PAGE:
“I’ll just browse, but thanks,” I continued my way inside. A restricted section at the very back was hard to ignore, it was calling for me to enter. The section wasn’t locked away, more so that there was a piece of cloth to keep people from seeing what was inside. The sign above it certainly read, ‘Do not enter. Restricted.’ My curiosity wasn’t going to be stopped so easy. I timed it right and entered when the shopkeeper’s attention was set on another patron.
I browsed through and felt something strange about them. For books that were in a restricted section, some of them were about boosting stamina. Others for sensitivity, and a handful were based around imitating skin. I opened one book and gave it a short read through. I didn’t need to go past the first page to come to an understanding as to what made the section restricted.
“Sex,” I stood there in shock. I got out with speed and determination. My cheeks were flushed and right then my eyes met the shopkeeper’s.
He had a wide grin on his face. “I’m afraid those aren’t the interesting spells you’re looking for, young master.”
I sighed. “Could you get me your top five selling books?” If they went by popularity, books from the restricted section might be included. “Nothing ‘adult’ related.”
“That’s an odd order,” he had an assistant collect the books.
“Popular among students,” I added. “And a history of Talica from year one.” He changed up the books and had them sit on the counter. “A second one published in a different country, if you have one. And a general history book from of the Elven country.”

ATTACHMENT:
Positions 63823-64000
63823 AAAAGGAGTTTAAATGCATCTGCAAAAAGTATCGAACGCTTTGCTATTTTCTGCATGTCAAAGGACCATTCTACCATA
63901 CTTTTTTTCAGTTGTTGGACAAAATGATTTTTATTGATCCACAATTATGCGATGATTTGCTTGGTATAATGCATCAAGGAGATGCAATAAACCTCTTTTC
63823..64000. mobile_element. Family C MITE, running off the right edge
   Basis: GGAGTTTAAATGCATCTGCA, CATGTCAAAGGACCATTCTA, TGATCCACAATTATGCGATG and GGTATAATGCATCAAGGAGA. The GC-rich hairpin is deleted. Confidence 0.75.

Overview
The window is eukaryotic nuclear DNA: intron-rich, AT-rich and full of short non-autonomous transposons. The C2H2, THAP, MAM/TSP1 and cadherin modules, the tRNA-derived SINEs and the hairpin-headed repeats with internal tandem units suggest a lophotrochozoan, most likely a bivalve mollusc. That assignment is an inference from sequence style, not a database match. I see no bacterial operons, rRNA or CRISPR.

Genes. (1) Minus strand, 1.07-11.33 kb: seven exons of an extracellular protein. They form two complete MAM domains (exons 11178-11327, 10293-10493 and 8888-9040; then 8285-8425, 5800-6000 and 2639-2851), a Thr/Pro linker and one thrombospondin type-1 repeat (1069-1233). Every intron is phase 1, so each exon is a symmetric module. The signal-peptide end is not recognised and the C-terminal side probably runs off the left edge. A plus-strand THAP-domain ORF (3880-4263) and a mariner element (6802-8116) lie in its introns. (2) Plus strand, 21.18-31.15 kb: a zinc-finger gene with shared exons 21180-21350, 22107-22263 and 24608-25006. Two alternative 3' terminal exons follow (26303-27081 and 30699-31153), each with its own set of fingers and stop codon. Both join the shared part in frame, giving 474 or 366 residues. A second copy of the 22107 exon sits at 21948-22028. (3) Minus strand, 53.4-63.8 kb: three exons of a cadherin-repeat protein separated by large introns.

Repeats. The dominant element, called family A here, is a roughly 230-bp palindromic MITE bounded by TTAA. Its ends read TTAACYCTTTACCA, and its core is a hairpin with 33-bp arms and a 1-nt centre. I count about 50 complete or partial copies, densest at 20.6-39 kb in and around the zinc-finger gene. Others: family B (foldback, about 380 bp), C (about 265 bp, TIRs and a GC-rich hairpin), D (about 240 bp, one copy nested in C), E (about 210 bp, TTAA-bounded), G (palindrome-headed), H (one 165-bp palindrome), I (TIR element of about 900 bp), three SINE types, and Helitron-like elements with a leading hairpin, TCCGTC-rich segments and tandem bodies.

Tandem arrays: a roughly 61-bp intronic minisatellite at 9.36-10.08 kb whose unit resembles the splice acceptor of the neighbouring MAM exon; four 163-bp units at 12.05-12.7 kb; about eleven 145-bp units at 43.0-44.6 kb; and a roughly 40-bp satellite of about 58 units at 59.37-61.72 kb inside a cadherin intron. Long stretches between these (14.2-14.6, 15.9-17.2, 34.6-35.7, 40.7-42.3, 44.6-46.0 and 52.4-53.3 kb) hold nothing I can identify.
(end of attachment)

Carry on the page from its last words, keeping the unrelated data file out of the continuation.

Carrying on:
“Stamp?” he said. I showed it to him and he brought out the receipt. “You aren’t going to ask for the price, sir?”
“I spare no expense for books.”
“It’s my first time using a stamp. Is there an order to this?”
“Naturally,” said the shopkeeper. “We don’t send the books immediately, instead we have someone confirm the stamp, and the price. Once done, the books you reserved will have been officially purchased and sent to your estate, usually by the end of the day.”
“Has anyone ever failed the confirmation?”
“A few times a year, yes,” he said. “When that happens, we simply keep the books reserved for the buyer for no longer than a week, and most of the times they would return within that time to complete the purchase.”
“Thanks,” I stamped the receipt and headed out. One crowd outside caught my attention. They were waiting in turns to greet a certain princess. Lehvie waved at me.
The Adventurer’s Guild, the library, and something equivalent to a post office were places out of reach. I blended in with an incoming group of students, all boys, and followed them down the block while I looked for my next stop. All the shops here where indoor and the people were, for the most part, window shopping.
“Crags is selling them for ten gold pieces,” I overheard the boys. One of them wore a bracelet that looked like that of a snake biting a circle around to its tail. The boy tapped the head of the snake and the bracelet slithered around his arm.
“For ten gold, that thing better be the real thing,” they joked.
“Let me show you,” he had everyone back a few feet away. One of the boys noticed me and took the extra measure of pulling me back. The boy in the bracelet took a stance, “watch.” It took less than a second, but the one with the bracelet was surrounded in a whirlpool of water. The only downside was the water escaping as it spun, drenching anyone who happened to pass by, myself included.
“Oops,” he apologized. “It wasn’t supposed to come out as water.”
“It’s okay,” I said. All my movements stopped. Whatever water I was covered in froze in seconds.
“There it is!” he said with satisfaction.
“The water is too thin to lock my movements,” my curiosity was piqued. “How is it doing that?”
“It’s not the ice,” he smirked and proceeded to wipe the ice off of me. Every part that was removed let me regain movement. “It’s a second spell. Cool, huh?” He showed me the bracelet up close and right then it cracked. He watched in horror as it broke into little pieces. And I watched in horror at how much gold went down the drain.